Breaking the Impasse on Algeria’s Political and Economic Crises

Breaking the Impasse on Algeria’s Political and Economic Crises
A crowd of protesters in Algiers, Algeria, April 2, 2021 (AP photo by Fateh Guidoum).

On May 21, Algerian authorities arrested some 800 protesters who had gathered to decry continued economic hardship and political stagnation across the country. It was one of the regime’s most visible shows of force yet against the yearslong popular uprising—known as Hirak, Arabic for “movement”—which resumed weekly mass demonstrations in February after suspending activities for almost a year due to the coronavirus pandemic.

Hirak activists first began organizing in 2019 to demand the resignation of then-President Abdelaziz Bouteflika, but their demands quickly evolved to include calls for an overhaul of the political system. More recently, the protests have also been fueled by the twin shocks of COVID-19 and depressed oil prices that have exacerbated Algeria’s economic situation, resulting in soaring rates of unemployment, as well as a depreciated currency, inflation and reduced purchasing power. Various sectors of Algerian society have organized strikes in recent months, including health professionals, youth groups and postal workers.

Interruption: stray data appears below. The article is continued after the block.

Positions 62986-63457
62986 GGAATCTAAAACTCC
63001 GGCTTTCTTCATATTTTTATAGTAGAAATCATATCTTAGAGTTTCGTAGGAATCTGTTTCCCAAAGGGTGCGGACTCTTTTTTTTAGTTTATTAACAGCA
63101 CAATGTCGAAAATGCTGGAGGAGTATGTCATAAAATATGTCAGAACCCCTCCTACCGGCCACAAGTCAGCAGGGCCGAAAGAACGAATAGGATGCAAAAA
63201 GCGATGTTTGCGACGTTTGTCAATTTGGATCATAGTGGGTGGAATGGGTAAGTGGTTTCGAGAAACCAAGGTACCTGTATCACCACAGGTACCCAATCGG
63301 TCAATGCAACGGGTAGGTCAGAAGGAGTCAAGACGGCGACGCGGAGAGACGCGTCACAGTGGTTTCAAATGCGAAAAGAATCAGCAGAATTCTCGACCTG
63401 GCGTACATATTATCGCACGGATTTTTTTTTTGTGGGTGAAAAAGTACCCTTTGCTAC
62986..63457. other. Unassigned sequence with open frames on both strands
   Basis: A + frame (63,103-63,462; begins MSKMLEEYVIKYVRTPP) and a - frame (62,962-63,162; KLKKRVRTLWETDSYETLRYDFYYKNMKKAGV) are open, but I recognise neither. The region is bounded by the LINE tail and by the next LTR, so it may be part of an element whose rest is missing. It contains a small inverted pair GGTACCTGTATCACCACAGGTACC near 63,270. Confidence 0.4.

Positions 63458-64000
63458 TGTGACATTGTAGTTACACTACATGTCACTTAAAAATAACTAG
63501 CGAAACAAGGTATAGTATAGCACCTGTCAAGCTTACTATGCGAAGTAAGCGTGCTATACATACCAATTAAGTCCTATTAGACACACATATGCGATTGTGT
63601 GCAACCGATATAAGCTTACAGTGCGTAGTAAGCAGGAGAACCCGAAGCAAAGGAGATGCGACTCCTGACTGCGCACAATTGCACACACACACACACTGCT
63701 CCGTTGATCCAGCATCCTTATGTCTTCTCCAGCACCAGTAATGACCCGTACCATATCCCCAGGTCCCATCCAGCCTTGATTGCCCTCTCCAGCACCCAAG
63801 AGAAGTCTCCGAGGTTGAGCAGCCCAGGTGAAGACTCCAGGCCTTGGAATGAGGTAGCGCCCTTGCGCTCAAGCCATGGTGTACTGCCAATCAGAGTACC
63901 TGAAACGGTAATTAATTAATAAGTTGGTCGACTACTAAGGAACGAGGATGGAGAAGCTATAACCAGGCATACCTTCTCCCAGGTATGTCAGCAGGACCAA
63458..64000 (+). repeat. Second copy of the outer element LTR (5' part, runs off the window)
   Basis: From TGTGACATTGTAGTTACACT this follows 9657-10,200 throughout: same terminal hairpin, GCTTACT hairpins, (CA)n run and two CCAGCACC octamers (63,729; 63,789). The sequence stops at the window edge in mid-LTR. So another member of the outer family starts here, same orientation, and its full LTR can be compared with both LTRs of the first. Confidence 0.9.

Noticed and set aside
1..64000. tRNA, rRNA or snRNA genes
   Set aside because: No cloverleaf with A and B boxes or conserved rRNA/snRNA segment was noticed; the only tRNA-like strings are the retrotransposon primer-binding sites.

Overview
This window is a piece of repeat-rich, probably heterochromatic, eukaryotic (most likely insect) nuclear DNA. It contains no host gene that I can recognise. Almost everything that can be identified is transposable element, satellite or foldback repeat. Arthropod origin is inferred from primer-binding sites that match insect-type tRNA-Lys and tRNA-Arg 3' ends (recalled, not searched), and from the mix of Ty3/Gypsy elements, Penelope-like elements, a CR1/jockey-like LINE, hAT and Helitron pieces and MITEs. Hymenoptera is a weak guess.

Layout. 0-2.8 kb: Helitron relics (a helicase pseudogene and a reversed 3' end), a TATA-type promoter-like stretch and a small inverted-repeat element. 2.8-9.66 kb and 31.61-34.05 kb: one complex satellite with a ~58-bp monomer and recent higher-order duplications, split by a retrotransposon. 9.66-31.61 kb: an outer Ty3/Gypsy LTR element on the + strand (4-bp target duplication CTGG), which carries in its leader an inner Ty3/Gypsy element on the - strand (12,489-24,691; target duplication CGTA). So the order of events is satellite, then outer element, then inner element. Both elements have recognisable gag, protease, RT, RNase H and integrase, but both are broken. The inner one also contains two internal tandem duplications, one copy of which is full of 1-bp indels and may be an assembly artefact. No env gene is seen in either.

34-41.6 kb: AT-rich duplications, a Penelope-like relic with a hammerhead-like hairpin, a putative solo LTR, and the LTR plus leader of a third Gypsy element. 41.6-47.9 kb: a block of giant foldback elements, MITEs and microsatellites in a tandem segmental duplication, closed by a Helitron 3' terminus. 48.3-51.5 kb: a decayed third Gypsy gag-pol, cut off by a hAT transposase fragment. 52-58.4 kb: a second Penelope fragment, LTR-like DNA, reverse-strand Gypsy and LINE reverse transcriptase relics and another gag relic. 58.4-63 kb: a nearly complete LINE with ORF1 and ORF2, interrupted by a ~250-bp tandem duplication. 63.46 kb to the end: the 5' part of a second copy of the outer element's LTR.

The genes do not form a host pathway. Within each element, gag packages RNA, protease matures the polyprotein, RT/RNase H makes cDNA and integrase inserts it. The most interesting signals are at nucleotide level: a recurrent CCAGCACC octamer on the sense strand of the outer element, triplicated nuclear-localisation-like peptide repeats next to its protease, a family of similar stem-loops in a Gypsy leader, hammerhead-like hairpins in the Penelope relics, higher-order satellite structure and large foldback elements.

The Algerian regime—represented by Bouteflika’s successor, President Abelmadjid Tebboune, although real power lies with the military—is scrambling to contain the unrest while grappling with diminished revenues. It has made some token efforts to placate the protesters, like arranging early parliamentary elections, which were initially scheduled for 2022 but were brought forward to this Saturday. However, the elections should not be mistaken for a genuine concession by the regime, as they will not bring about substantial change.

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